Article Text


Adding tocilizumab or switching to tocilizumab monotherapy in methotrexate inadequate responders: 24-week symptomatic and structural results of a 2-year randomised controlled strategy trial in rheumatoid arthritis (ACT-RAY)
  1. Maxime Dougados1,
  2. Karsten Kissel2,
  3. Tom Sheeran3,
  4. Paul P Tak4,
  5. Philip G Conaghan5,
  6. Emilio Martín Mola6,
  7. Georg Schett7,
  8. Howard Amital8,
  9. Federico Navarro-Sarabia9,
  10. Antony Hou10,
  11. Corrado Bernasconi2,
  12. TWJ Huizinga11
  1. 1Department of Rheumatology, Cochin Hospital, Paris, France
  2. 2F Hoffmann-La Roche Ltd, Basel, Switzerland
  3. 3Cannock Rheumatology Centre, Cannock, UK
  4. 4Department of Clinical Immunology and Rheumatology, AMC University of Amsterdam, Amsterdam, The Netherlands (GlaxoSmithKline since Jan 2011)
  5. 5Section of Musculoskeletal Disease, University of Leeds and NIHR Leeds Musculoskeletal Biomedical Research Unit, Leeds, UK
  6. 6Department of Rheumatology, Universidad Autónoma de Madrid, Madrid, Spain
  7. 7Department of Rheumatology, University of Erlangen-Nuremberg, Erlangen, Germany
  8. 8Department of Medicine, Sheba Medical Center, Tel-Hashomer, Israel
  9. 9Rheumatology Department, Hospital Universitario Virgen Macarena, Sevilla, Spain
  10. 10Inland Rheumatology Clinical Trials, Upland, California, USA
  11. 11Department of Rheumatology, Leiden University Medical Center, Leiden, The Netherlands
  1. Correspondence to Maxime Dougados, Department of Rheumatology, APHP, Cochin Hospital, 27 Rue du Faubourg Saint-Jacques, 75014 Paris, France; maxime.dougados{at}


Objective In patients with active rheumatoid arthritis (RA) despite methotrexate, to compare the efficacy of adding tocilizumab to that of switching to tocilizumab monotherapy.

Methods Double-blind, 2-year study in which adults with active RA (DAS28 >4.4) despite methotrexate were randomly assigned either to continue methotrexate with the addition of tocilizumab (MTX+TCZ) 8 mg/kg every 4 weeks or switch to tocilizumab and placebo (TCZ+PBO). The primary endpoint was the DAS28–erythrocyte sedimentation rate (ESR) remission rate at week 24. Secondary objectives included other symptomatic outcomes, quality of life and progression of structural damage.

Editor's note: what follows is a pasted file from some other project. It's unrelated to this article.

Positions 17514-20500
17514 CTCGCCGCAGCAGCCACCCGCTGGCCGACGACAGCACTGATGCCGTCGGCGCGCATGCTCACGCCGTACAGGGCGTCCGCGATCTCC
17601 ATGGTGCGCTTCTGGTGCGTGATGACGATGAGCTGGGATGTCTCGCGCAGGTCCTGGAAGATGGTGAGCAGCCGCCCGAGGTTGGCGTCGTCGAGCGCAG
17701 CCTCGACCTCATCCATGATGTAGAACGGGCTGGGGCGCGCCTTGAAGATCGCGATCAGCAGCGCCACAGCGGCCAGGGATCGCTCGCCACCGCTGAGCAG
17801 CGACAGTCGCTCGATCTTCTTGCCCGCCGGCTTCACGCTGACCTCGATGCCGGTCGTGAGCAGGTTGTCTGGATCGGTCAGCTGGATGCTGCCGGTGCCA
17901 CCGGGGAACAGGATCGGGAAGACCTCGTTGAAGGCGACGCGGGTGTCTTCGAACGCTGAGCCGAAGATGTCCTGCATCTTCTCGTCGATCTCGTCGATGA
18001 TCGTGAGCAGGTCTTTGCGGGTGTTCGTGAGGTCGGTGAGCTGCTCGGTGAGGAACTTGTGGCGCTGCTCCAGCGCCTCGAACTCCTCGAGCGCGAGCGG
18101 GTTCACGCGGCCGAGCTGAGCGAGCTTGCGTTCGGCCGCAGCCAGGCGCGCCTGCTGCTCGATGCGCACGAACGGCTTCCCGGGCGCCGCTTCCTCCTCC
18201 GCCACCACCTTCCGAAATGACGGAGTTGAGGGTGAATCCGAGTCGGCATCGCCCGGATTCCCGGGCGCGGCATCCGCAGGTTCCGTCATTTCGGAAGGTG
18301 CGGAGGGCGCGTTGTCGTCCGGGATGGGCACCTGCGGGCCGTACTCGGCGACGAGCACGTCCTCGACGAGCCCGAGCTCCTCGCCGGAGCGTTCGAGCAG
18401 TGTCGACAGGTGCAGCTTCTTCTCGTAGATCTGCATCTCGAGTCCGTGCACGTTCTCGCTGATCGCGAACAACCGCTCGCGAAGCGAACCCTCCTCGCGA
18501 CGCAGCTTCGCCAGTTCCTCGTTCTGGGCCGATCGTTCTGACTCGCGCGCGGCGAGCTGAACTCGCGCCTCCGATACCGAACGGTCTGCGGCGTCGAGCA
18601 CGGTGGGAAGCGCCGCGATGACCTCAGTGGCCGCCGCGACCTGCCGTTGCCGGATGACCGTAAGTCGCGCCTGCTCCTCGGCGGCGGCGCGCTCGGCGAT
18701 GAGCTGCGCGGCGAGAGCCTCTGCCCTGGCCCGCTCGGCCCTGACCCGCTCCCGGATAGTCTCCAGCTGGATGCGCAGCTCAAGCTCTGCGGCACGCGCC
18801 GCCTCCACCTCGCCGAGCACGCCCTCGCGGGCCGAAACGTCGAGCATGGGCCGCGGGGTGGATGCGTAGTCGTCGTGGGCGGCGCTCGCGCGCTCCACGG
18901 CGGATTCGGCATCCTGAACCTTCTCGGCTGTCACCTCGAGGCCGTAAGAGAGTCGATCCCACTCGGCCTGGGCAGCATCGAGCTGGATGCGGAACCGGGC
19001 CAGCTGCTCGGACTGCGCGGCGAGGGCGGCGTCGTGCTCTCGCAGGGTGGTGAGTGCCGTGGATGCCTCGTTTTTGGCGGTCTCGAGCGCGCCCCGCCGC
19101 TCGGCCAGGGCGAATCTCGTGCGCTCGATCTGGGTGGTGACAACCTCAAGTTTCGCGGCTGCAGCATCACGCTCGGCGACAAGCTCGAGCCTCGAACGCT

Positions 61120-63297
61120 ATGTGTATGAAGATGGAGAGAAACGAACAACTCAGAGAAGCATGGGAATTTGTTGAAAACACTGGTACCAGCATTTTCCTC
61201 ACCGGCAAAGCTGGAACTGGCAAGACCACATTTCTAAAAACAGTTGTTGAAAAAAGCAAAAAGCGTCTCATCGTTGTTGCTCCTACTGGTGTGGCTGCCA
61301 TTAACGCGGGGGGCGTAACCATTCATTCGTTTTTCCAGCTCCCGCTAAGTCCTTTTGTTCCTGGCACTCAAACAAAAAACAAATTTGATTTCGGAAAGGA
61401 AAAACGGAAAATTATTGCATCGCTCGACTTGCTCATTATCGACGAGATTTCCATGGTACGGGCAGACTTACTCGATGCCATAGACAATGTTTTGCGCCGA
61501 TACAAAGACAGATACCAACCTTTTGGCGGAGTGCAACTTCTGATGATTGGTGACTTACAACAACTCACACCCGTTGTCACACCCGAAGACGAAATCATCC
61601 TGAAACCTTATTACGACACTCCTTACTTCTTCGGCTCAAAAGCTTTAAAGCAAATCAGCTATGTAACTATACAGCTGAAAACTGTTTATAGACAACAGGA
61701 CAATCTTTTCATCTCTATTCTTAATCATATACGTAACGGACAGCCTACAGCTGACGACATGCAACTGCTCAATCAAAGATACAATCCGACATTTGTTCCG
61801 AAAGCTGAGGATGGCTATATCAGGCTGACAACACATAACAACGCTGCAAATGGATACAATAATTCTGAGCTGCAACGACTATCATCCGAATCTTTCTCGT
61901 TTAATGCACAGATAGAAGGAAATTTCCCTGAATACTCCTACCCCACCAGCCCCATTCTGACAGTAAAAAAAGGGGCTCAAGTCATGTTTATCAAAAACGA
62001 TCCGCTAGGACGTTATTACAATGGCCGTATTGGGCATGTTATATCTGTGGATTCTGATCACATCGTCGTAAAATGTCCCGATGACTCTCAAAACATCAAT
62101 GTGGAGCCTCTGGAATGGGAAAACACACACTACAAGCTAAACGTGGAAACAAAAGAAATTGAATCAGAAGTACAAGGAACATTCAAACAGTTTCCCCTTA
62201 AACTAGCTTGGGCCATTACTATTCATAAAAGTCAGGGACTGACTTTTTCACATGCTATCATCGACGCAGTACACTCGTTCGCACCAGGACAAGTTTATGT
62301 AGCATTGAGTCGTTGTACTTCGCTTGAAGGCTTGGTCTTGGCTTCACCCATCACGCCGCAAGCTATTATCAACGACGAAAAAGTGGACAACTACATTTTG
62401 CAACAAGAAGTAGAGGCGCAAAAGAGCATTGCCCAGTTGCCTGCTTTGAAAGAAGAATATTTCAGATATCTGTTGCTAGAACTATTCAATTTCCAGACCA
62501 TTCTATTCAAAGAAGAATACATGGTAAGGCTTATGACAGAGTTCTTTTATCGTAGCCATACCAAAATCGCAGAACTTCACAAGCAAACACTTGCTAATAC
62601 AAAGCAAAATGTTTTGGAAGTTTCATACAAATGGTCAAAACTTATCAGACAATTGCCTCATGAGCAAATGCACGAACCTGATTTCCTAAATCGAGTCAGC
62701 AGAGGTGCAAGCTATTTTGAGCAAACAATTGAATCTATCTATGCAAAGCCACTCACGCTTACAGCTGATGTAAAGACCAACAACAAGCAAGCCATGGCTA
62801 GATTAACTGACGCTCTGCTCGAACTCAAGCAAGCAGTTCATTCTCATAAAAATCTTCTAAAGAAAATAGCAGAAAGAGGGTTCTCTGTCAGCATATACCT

Results Of 556 randomly assigned patients, 512 (92%) completed 24 weeks. DAS28–ESR remission rates were 40.4% for TCZ+MTX and 34.8% for TCZ+PBO (p=0.19); American College of Rheumatology 20/50/70/90 rates were 71.5%/45.5%/24.5%/5.8% (TCZ+MTX) and 70.3%/40.2%/25.4%/5.1% (TCZ+PBO; differences not significant). A significant difference between groups was seen for low DAS28 (61.7% vs 51.4%). Radiographic progression was small and not different between groups (Genant–Sharp score progression ≤ smallest detectable change in 91% (TCZ+MTX) and 87% (TCZ+PBO)). Rates per 100 patient-years of serious adverse events and serious infections were 21 and six, respectively, for TCZ+MTX and 18 and six, respectively, for TCZ+PBO. Alanine aminotransferase elevations greater than threefold the upper limit of normal occurred in 7.8% and 1.2% of TCZ+MTX and TCZ+PBO patients, respectively.

Conclusion No clinically relevant superiority of the TCZ+MTX add-on strategy over the switch to tocilizumab monotherapy strategy was observed. The combination was more commonly associated with transaminase increases. Meaningful clinical and radiographic responses were achieved with both strategies, suggesting that tocilizumab monotherapy might be a valuable treatment strategy in suitable RA patients.